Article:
Identify Who will be at the Screening

One of the first things you will need to ask yourself in organising your screening is ‘who is the screening for?’, followed by ‘what do I want to get out of this screening?’.

Perhaps you simply want to get as many people to view your film or videos. Or perhaps your screening  is part of a bigger campaign on a specific social issue (or part of a project). Or you may want to use the screening as an opportunity to lobby for specific and concrete policy change.

Before you start booking venues and inviting people, you will need decide on these issues. Because the answers to these questions will determine the rest of your plans and the steps in organising your film screening.

To help you figure this out, view your film or videos. Ask yourself the following questions:

  • Who is this film talking to? Is there a call to action in the film? For whom is the call to action?

  • Who should see this film? Why do they have to see it?

  • Which types of audiences would this film be most suited for? Will there be audiences that will be offended by this film?

  • After the screening, what do you want the audience to do about the issues covered in your film or videos?

Tip: Do this with your organisation or a group of your supporters to get more insight.

Tip: Make a list of friends, community members, and/or partner organisations that can help organise and run the event. Allocate people from that list who are best suited to help write the press release, design the poster/flyer, emcee/facilitator for the event, handle documentation, technical matters, and oversee promotion.

After you’ve determined the list of people who should see your film, ask yourself a secondary set of questions:

  • Does it make sense to have all of these people in the same room? Will there be potential issues? (If there are issues, perhaps it would be a good idea to organise separate screenings for each group of people.)

  • Out of these people, who is the priority? Why? Who among them will encourage the participation of other people on your list?

  • How many people do you want to have in your film screening?

Tip: Film screenings are also good networking opportunities, not just for you or your organisation, but also for those attending. Think about who not only needs to see your film, but who needs to be able to network with each other during your film screening.

Draft an Agenda for Your Screening

There is more to a film screening than the films being screened. You will need to develop an agenda that will encourage those attending to interact and not simply view films.

Some questions to ask yourself:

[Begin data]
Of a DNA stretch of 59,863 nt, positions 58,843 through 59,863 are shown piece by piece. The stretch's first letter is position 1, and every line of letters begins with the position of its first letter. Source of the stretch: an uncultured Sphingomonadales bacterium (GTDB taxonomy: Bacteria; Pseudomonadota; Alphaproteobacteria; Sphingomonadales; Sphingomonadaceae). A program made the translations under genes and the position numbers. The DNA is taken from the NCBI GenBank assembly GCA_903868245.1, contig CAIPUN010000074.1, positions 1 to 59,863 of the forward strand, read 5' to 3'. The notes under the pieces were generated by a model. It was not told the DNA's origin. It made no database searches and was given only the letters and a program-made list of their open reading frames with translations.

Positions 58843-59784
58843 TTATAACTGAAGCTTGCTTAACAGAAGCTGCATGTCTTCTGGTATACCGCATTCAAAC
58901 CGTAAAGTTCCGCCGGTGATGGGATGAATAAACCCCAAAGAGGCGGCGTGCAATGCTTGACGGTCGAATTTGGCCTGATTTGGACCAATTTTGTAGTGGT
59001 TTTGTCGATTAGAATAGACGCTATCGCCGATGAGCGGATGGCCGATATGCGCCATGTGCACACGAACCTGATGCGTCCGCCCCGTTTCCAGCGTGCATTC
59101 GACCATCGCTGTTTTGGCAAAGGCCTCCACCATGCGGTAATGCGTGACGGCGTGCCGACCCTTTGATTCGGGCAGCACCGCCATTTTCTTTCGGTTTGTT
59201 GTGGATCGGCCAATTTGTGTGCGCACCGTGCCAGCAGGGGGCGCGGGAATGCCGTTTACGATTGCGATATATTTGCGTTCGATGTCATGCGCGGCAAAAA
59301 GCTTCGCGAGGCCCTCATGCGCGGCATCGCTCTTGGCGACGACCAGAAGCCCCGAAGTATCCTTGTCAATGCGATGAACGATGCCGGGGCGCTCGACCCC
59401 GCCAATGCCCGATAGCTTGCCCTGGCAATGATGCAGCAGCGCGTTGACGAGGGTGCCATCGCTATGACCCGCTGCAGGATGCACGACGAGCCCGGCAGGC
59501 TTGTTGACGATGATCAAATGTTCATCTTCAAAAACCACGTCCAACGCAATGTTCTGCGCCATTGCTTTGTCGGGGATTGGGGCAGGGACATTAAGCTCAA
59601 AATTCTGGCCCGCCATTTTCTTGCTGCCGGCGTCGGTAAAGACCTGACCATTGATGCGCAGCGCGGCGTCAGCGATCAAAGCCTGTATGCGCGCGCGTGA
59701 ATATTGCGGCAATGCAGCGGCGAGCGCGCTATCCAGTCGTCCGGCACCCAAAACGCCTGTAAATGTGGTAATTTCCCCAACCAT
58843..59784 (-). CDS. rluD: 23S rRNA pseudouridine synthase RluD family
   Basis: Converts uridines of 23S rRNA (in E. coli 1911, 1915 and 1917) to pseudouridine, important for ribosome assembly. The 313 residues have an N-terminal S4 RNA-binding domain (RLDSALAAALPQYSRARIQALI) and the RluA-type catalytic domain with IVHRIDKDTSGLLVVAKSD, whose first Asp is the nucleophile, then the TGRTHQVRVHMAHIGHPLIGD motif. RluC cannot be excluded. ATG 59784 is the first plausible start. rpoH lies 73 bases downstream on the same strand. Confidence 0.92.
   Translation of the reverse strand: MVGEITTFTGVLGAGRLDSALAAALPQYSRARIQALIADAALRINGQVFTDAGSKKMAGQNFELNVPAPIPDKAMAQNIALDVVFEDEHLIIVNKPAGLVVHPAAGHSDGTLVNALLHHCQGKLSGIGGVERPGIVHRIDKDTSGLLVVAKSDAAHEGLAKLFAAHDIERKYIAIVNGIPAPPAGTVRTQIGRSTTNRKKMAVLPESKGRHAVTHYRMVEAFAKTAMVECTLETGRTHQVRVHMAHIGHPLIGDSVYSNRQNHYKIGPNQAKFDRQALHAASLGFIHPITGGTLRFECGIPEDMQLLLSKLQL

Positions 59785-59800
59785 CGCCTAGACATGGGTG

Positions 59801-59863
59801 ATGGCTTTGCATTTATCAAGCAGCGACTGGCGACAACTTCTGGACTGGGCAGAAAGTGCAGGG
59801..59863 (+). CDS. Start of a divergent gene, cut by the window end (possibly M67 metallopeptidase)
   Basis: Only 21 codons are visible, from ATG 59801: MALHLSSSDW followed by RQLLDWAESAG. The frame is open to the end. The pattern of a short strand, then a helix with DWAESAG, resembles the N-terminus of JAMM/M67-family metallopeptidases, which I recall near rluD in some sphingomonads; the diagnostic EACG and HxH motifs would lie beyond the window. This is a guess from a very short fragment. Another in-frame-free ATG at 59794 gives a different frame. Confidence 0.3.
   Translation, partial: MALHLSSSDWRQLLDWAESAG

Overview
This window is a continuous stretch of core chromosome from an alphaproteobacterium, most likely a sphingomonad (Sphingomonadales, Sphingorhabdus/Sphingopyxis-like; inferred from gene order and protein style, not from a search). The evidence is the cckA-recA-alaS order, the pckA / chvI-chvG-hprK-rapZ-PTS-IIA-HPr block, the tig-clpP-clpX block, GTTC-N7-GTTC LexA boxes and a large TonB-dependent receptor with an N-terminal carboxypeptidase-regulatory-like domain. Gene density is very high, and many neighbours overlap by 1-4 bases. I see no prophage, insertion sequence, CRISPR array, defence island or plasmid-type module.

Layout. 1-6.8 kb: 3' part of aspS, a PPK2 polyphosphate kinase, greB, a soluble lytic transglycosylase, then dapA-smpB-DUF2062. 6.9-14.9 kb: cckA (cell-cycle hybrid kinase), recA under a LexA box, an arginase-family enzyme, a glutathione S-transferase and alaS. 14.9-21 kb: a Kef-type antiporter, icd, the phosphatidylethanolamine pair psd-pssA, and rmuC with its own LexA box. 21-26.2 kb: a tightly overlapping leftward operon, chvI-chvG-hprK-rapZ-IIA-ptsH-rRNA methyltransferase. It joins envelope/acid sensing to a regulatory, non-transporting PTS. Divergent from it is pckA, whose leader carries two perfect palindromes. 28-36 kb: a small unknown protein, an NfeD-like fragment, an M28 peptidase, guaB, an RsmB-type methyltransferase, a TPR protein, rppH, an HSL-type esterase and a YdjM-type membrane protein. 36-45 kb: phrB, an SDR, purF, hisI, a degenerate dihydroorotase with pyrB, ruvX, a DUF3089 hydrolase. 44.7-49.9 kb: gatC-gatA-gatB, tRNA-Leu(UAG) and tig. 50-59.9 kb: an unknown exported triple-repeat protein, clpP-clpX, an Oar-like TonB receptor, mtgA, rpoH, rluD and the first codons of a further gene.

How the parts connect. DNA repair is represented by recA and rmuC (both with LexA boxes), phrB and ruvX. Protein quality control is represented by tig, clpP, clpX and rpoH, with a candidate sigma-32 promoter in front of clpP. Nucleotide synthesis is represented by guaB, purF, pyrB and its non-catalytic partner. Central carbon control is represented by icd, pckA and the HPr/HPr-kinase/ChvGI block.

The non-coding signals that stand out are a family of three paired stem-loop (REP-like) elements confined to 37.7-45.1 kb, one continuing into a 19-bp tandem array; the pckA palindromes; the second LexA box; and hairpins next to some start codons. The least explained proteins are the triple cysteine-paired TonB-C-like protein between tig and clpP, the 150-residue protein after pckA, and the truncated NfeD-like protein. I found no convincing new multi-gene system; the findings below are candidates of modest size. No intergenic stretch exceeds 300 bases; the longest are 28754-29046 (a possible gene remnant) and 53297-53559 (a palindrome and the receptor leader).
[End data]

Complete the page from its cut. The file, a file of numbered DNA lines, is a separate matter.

• Who is the best person to introduce the film or the videos? Why?

  • What can you do to encourage discussion after the film is shown? If you are showing a series of videos, do you stop every so often so the guests can ask questions and discuss?

Tip: Consider inviting guest speakers who are well-informed and passionate about the cause/issue of your film.

Tip: Print a program flyer to give to your guests which includes the agenda, brief information about your organization/campaign, and actions people can take after the screening such as visiting a website, making a donation, signing a petition, joining a campaign, or hosting a screening themselves!

Prepare What to Screen

  • Select a film that best communicates the issue/cause you aim to highlight to your target audience.

  • Take into consideration whether subtitles are necessary or available.

  • Ensure that you have permission from the film-makers to screen their film/s.

Tip: If you can, make sure that the filmmakers themselves can attend your event, and ensure that there is some budget allocated for cover their costs.

Decide on Where to Hold Your Screening

  • Choose a suitable venue based on your expected number of guests, budget, networks, and accessibility of location. Cafes, office meeting rooms, art galleries, libraries, theaters, auditoriums, educational institutes, places of worship, or other community spaces are all examples of screening venues. Even living rooms and rooftops can be good places for screenings. Be creative!

  • Other points to consider when choosing a venue: Can the venue donate the space for your screening? Can the space be dark enough to project films well? Is audio visual equipment provided and/or adequate? Can the space be arranged to encourage discussion? Where can food and beverages for guests be set up? Is there restroom and wheelchair accessibility?

Determine When to Hold Your Screening

  • Choose and book a date for your screening that is strategic and more news worthy. For example, host your screening of films on women’s issues on International Women’s Day or during the annual One Billion Rising event. Ensure that the timing of your screening is convenient
    for guests to attend at.

Make a equipment checklist which includes the following:

  • DVD or video file of the film

  • Laptop or DVD player

  • Video projector with cables

  • Film screen or white wall

  • Stereo speakers

  • Microphones (if necessary)

  • Power extension cords

  • Duct tape

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